Monti at Tafelmusik: Who better to play Italian music than actual Italians? Tafelmusik will do just that, devoting an entire concert to Italian music of the 18th century while being led by the Italian violinist Davide Monti. Two concertos of Antonio Vivaldi headline a program that includes many of Vivaldi’s lesser-known contemporaries such as Benedetto Marcello, Tomaso Albinoni, Baldassare Galuppi and Evaristo Felice  Dall’Abaco. Albinoni is occasionally played today, while Marcello has been revived by early-music specialists as well as having been admired in his own time by J.S. Bach. You may well enjoy these other, capable lesser-knowns who lived in Vivaldi’s shadow, but at the very least you’ll come away with a new appreciation for what a great composer Vivaldi was. Catch this concert October 9 to 12 at Jeanne Lamon Hall in Trinity St-Paul’s Centre and on October 14 at George Weston Recital Hall. (Oh, and it’s very likely that Monti is a contender for the position of artistic director of Tafelmusik, so I’m willing to bet he’ll try to burn the house down at every performance. Just thought you should know.)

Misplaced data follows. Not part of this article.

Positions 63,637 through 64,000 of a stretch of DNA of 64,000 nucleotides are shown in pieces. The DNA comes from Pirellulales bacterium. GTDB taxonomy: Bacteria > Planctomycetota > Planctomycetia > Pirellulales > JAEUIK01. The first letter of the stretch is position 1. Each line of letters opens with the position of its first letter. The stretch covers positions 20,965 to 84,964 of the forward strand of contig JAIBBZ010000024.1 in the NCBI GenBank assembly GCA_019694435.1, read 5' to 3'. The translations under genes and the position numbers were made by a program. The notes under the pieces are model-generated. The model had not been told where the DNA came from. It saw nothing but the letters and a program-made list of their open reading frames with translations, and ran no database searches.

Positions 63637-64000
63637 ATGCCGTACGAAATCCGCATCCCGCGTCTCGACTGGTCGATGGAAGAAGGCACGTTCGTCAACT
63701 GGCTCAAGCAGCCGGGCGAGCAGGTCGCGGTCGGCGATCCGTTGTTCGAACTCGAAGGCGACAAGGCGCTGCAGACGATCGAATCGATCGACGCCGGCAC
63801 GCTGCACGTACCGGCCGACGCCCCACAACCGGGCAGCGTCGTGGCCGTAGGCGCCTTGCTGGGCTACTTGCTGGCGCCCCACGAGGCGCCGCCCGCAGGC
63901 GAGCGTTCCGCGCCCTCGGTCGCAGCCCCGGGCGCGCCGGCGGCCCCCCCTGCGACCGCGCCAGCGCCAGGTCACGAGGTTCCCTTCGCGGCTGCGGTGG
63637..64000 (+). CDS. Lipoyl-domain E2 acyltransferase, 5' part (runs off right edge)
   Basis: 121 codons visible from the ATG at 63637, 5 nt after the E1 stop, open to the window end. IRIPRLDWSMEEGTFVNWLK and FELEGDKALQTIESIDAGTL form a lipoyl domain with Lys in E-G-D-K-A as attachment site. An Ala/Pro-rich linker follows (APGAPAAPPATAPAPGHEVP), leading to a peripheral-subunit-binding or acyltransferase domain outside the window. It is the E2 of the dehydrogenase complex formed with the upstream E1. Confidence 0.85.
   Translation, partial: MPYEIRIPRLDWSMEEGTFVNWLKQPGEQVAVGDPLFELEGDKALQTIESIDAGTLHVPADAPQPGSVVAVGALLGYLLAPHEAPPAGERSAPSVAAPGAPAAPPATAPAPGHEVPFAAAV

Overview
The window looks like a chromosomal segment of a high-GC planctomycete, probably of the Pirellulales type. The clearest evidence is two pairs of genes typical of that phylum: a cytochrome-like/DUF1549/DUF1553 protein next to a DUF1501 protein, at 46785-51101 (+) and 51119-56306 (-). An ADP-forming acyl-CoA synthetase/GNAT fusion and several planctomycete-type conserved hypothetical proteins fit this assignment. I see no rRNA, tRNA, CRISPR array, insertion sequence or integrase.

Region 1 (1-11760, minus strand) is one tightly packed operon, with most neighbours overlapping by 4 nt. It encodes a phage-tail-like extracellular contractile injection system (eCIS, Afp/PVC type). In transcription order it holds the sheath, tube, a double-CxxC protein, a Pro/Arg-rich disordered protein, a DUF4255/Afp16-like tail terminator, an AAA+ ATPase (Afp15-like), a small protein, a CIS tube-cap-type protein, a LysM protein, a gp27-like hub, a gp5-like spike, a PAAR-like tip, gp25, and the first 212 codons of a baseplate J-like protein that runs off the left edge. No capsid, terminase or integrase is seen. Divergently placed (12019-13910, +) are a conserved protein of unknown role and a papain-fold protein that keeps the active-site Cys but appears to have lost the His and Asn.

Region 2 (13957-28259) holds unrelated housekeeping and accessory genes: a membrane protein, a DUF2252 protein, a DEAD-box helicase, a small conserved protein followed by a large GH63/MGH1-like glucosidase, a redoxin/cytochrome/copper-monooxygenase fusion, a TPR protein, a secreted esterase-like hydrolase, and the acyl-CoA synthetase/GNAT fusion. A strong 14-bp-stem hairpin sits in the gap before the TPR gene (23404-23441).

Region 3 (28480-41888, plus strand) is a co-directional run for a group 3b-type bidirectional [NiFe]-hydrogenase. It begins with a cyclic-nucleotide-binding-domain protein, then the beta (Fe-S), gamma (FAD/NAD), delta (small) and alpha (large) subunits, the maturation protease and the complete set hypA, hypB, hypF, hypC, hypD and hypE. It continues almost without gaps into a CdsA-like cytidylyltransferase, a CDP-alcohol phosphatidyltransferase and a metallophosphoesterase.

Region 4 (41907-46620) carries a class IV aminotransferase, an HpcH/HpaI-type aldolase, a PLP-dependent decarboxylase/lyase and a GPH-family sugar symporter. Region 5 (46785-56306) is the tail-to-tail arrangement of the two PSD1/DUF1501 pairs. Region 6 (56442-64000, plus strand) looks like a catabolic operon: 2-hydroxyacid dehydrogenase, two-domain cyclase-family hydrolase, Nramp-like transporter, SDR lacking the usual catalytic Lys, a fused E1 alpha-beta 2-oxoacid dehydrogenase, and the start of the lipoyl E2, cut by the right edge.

Roach takes on Sances: Later this month, Bud Roach, himself a great lover of Italian music of the 17th century, will be presenting the music of Giovanni Felice Sances, an Italian tenor and composer from the generation after Monteverdi. Sances was well known in his own time as a composer of opera in Venice; later he moved to Vienna and eventually became Kapellmeister under Ferdinand III. Unfortunately for Sances’ legacy, his operas were all lost, so we have no chance of performing any of his larger-scale works. Roach will perform a selection of Sances’ surviving material, a collection of solo songs and duets, on Saturday, October 18 at St. John the Evangelist Church in Hamilton. He’ll also accompany himself on guitar and sing along with baritone David Roth in several duet performances. The pair will also bring out some other hidden gems from the Italian 17th century, including songs by Alessandro Grandi and Carlo Milanuzzi. This should be a fantastic concert for anyone who enjoys renaissance music or Monteverdi. If you can’t make it, keep in mind Roach’s Sances CD will be released later in the month. There’s also a Toronto concert in the works, but no word yet on when that’s going to happen.